Australia (MSA) graded steak through their careful breeding and feeding of their predominantly Limousin yearling
steers and heifers.
Turning off around 100 yearling steers and heifers each year from their property near Geham in South East
Queensland, the Kahlers were recognised at a ceremony in Toowoomba as the State’s best MSA producers for 2015.
Mr Kahler said the secret to turning off cattle to meet MSA requirements is in the feed and also the breed.
“Our calves are reared on good kikuya country at Yarraman and when they are weaned they come onto oats cultivation here at Geham,” Mr Kahler said.
“They are then moved into smaller lots and fed on a hay and grain mix. They are fed until 10 months of age before being sold
into the market that best suits the cattle.”
Mr Kahler said genetics also played a key role.
“You’ve got to have the right breed for producing quality MSA graded beef and that is what we are trying to do,” he said.
“We are targeting the domestic market through processors close to us because our cattle are young, and I like the idea of keeping them in Australia and producing food for Australians.
“I reckon that if we’ve got a good article and the consumers love it, then it makes us feel better and you know you are
doing the right thing.”
Mr Kahler said that MSA was good for the bottom line, adding “a few more cents per kilo”, and it gives him a goal to
work towards of producing a product that the consumer likes.
“To be named the State’s best MSA producer is something I would never have dreamt of, but it is lovely to have that
honour,” he said.
“A lot of hard work goes into getting our cattle to meet the MSA requirements and perform well but it’s good when
you get a stamp at the end of the day to say it has been done right.”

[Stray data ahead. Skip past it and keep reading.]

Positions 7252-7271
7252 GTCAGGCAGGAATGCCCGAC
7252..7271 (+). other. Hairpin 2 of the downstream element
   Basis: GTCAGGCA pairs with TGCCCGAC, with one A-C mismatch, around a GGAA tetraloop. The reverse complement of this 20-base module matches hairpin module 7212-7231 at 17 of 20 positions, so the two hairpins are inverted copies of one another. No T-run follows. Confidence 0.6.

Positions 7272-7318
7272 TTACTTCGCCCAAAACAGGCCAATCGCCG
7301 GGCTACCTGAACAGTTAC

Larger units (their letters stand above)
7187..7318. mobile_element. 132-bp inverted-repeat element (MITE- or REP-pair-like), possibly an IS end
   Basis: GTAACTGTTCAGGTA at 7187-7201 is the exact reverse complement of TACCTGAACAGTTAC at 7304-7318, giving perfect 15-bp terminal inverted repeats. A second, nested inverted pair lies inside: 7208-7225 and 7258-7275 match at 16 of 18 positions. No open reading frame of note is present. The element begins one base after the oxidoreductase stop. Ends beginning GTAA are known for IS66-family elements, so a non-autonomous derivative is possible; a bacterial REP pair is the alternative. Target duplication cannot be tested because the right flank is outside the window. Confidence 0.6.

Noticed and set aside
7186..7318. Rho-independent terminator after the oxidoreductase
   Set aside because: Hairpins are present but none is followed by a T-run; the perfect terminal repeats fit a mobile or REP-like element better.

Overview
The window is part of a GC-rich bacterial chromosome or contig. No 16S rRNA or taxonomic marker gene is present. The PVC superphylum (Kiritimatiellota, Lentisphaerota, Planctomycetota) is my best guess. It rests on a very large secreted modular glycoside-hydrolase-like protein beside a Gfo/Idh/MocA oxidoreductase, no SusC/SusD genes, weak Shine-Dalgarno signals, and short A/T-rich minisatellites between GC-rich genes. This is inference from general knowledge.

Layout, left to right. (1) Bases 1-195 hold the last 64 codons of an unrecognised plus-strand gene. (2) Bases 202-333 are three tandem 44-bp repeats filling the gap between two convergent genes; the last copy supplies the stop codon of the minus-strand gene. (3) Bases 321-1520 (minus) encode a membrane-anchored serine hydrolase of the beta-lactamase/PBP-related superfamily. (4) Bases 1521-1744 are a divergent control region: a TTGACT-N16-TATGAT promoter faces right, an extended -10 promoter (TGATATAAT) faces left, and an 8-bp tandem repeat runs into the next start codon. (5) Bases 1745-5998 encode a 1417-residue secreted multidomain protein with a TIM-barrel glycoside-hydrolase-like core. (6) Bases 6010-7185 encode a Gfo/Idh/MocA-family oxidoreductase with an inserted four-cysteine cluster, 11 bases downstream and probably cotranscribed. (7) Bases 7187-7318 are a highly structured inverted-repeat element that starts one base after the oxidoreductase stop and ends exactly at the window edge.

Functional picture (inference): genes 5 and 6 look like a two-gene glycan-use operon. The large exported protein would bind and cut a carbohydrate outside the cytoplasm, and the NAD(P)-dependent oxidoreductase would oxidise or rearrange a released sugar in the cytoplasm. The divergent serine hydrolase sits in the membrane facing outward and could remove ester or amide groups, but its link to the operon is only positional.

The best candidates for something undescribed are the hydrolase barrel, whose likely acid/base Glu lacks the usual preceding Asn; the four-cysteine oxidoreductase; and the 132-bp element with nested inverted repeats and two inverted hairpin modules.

MSA is a Meat & Livestock Australia (MLA) supported program where the eating quality of every beef cut is
determined using a grading system that measures key attributes such as carcase weight, ossification, marbling, rib fat,
tropical breed content, meat pH and temperature, hanging method, hormonal growth promotants and meat colour.
Each carcase reviews an MSA Index value that represents its potential eating quality based on the measurements
To be eligible for the MLA MSA awards, a producer’s annual MSA-graded volume had to be in the top 50th
Queensland cattle producers Graham and Kay Kahler have come close to producing the perfect Meat Standards Australia (MSA) graded steak through their careful breeding and feeding of their predominantly Limousin yearling steers and heifers.
Each producer that met the eligibility criteria received a score out of 100 weighted on two factors: the compliance to
MSA minimum requirements, and eating quality performance as determined by the MSA Index for cattle consigned to
MSA in 2014-15.
The competition assessment showed the Kahlers sitting well above the national average with their MSA index.
Their cattle’s ossification or maturity scores were low, a measure which relates to the access to nutrition and quick
growth path of the cattle, and has an impact on meat tenderness.
Coupled with that, their cattle exhibited desirable amounts of marbling which enhances the juiciness and flavour of the